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California Agriculture, Vol. 64, No.3

Life at the edge: Farming, growth and conflict
Cover:  The edges of Los Banos, a city of more than 30,000 in Merced County, are irregular, creating more opportunities for urban-agricultural conflict (pages 121, 127). Geographic information systems (GIS) are being used to more accurately assess land use, aiding in regional planning and farmland conservation (pages 118, 129).
July-September 2010
Volume 64, Number 3

Peer-reviewed research and review articles

California communities deal with conflict and adjustment at the urban-agricultural edge
by Sonja Varea Hammond, Maxwell Norton, Evan E. Schmidt, Alvin D. Sokolow
| Full text HTML  | PDF  
Communities in Monterey and Merced counties were studied to understand why edge conflicts develop and how various factors affect levels of discord.
About 2.5 million agricultural acres are located adjacent or in close proximity to nonfarm residences in California, leading to widespread farm-residential conflicts. This exploratory study compared high- and low-conflict edges in four crop-growing communities in two counties. (A separate analysis of San Diego County in a sidebar compares two edge situations involving animal and nursery operations.) We present tentative generalizations about conflict variations, sources and solutions. High conflict levels were largely due to residents’ unfamiliarity with agricultural activities, although conflict levels were also related to specific farming practices. We also pose questions to guide further and more systematic research on the edge issue in California agriculture.
A new method is used to evaluate the strategic value of Fresno County farmland
by Evan E. Schmidt, James H. Thorne, Patrick Huber, Nathaniel Roth, Edward Thompson, Michael McCoy
| Full text HTML  | PDF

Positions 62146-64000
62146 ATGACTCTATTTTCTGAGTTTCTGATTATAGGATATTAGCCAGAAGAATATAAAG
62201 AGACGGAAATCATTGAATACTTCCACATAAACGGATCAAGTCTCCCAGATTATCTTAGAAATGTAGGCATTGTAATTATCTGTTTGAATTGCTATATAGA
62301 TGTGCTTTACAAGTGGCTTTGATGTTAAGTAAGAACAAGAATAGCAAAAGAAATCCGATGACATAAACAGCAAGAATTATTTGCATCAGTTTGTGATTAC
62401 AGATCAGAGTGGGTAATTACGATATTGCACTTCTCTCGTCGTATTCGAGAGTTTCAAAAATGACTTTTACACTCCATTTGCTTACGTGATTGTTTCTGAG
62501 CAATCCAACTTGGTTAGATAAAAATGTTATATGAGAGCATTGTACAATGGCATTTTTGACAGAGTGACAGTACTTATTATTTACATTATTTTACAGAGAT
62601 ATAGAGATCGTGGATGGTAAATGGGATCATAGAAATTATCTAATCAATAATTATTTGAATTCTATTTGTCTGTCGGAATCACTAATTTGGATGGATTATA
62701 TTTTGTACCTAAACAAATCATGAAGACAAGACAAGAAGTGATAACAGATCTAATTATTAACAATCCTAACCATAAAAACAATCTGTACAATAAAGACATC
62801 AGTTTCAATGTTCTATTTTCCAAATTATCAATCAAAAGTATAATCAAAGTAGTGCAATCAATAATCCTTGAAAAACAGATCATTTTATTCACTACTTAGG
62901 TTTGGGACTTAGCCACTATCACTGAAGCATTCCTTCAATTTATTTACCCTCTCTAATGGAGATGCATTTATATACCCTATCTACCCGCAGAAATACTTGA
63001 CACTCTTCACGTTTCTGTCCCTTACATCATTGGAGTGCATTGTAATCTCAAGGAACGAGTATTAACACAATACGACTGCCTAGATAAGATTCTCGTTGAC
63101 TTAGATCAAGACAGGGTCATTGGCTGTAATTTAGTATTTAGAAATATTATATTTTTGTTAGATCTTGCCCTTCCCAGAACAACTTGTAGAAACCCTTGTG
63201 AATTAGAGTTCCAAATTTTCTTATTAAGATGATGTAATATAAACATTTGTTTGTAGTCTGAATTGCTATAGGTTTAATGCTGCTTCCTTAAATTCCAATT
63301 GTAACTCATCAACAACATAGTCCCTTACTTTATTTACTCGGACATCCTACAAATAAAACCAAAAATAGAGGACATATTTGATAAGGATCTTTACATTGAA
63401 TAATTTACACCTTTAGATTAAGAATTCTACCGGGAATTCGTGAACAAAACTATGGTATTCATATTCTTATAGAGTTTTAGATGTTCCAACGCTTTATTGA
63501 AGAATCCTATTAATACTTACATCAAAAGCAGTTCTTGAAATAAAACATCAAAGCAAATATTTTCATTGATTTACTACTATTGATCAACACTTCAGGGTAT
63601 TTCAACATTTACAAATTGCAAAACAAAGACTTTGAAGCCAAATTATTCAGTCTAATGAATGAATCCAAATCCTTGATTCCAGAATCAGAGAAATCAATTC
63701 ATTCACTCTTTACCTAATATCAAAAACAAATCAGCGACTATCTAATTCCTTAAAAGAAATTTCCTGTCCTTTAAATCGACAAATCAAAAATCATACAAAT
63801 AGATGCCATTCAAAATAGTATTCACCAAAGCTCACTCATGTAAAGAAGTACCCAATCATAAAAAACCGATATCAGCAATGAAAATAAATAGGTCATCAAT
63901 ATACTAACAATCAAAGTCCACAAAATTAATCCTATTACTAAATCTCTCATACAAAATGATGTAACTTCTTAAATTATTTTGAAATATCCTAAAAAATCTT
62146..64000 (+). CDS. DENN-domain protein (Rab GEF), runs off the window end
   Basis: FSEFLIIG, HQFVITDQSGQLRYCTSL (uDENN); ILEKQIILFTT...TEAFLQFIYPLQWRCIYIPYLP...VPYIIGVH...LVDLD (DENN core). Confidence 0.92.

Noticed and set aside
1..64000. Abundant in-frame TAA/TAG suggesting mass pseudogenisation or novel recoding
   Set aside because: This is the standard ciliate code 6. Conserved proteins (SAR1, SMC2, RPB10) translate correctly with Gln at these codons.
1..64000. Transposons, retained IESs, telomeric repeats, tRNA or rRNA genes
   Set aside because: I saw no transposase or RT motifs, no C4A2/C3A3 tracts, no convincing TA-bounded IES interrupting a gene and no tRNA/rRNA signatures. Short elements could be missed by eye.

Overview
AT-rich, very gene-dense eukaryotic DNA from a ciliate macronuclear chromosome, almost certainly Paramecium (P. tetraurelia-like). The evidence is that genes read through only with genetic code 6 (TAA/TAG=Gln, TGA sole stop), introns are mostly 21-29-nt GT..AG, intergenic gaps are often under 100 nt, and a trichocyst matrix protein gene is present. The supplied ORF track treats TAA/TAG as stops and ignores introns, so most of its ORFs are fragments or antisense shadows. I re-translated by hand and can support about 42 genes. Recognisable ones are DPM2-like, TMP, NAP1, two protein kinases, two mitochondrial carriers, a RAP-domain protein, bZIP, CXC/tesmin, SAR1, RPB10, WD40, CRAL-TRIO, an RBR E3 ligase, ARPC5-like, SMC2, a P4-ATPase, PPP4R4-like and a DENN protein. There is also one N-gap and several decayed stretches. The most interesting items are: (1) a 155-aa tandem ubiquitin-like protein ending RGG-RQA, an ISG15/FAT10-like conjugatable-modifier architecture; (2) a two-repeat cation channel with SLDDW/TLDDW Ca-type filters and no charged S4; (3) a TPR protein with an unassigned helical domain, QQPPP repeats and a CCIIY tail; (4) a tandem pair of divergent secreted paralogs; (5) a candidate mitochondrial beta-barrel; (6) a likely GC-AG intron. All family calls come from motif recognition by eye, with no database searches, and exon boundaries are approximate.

Applying GIS to existing land-assessment practices can serve as a model for regional farmland conservation and land-use planning.
Fresno County is a rich agricultural area that faces rapid urbanization and farmland conversion. The county is participating in a strategic, multi-county planning initiative aimed at making sustainable and regionally cohesive land-use decisions. To inform this effort, we conducted a farmland conservation assessment and identified strategic farmlands for prioritization in future conservation efforts. We identified environmental and human predictor variables that affect the viability of existing farmland, used a geographic information system (GIS) to integrate them, and created a countywide strategic farmland conservation map. We compared our analysis to status quo methods of prioritization and found that with our model the spatial output of highly valued farmland was shifted, narrowed and located adjacent to some of the county's most urbanized areas. These findings are influencing growth policies and farmland conservation planning in Fresno County.
Mitigation techniques reduce sediment in runoff from furrow-irrigated cropland
by Rachael F. Long, Blaine R. Hanson, Allan E. Fulton, Donald P. Weston
| Full text HTML  | PDF  
PAM treatments, vegetated ditches and sediment traps differ in their ability to reduce sediments in tailwater in furrow-irrigated crops.
Irrigation tailwater can transport sediments and sediment-associated agricultural pollutants to nearby waterways. To help protect the biota of surface waters, we evaluated the use of polyacrylamide (PAM, a synthetic material that flocculates sediments when added to water), vegetated ditches and sediment traps to mitigate sediment losses from furrow-irrigated fields. In a 2-year study, liquid PAM injected into irrigation source water most effectively reduced suspended-sediment concentrations in runoff from different soil types. Dry tablet and granule PAM formulations were also effective, as long as their placement in the furrows promoted their dissolution in irrigation water. Vegetated ditches resulted in intermediate reductions in suspended sediments in tailwater. The sediment traps were limited in their effectiveness by insufficient holding time for fine-grained particulates to settle out of the runoff.